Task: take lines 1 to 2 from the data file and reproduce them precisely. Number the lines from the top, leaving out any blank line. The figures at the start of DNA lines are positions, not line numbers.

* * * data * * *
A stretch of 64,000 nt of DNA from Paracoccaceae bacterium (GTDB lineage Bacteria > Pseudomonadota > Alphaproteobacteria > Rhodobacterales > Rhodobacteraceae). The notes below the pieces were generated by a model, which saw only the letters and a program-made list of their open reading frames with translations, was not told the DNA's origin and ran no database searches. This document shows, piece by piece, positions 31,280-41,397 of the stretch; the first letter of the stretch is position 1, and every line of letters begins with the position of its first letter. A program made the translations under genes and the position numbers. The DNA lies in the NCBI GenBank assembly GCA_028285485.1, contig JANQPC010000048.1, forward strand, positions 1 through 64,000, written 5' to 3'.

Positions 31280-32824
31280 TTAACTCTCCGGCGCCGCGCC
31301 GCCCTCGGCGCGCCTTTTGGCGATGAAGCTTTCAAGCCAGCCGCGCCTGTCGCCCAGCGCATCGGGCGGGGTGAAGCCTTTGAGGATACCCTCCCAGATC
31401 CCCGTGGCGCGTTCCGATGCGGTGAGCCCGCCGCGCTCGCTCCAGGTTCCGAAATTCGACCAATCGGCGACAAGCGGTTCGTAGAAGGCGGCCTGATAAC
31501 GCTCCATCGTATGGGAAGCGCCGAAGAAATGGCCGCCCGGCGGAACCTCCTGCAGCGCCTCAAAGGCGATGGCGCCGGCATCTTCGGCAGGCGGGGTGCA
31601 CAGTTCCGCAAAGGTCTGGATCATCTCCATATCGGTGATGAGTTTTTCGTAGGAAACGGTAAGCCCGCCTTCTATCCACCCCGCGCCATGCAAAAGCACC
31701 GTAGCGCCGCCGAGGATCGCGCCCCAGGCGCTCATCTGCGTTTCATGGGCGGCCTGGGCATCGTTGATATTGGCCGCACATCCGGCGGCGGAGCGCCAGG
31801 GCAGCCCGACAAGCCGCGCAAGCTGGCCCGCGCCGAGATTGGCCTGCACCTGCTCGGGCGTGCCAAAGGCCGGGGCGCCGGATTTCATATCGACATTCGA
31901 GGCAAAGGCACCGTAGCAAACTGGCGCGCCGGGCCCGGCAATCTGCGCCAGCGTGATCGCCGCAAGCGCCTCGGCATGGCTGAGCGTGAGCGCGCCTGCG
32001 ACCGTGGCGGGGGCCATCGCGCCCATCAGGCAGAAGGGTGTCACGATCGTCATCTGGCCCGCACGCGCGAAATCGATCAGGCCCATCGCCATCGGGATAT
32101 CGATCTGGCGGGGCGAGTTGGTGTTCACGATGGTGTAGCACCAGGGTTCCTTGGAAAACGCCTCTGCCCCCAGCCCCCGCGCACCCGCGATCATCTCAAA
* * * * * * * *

A stretch of 64,000 nt of DNA from Paracoccaceae bacterium (GTDB lineage Bacteria > Pseudomonadota > Alphaproteobacteria > Rhodobacterales > Rhodobacteraceae). The notes below the pieces were generated by a model, which saw only the letters and a program-made list of their open reading frames with translations, was not told the DNA's origin and ran no database searches. This document shows, piece by piece, positions 31,280-41,397 of the stretch; the first letter of the stretch is position 1, and every line of letters begins with the position of its first letter. A program made the translations under genes and the position numbers. The DNA lies in the NCBI GenBank assembly GCA_028285485.1, contig JANQPC010000048.1, forward strand, positions 1 through 64,000, written 5' to 3'.

Positions 31280-32824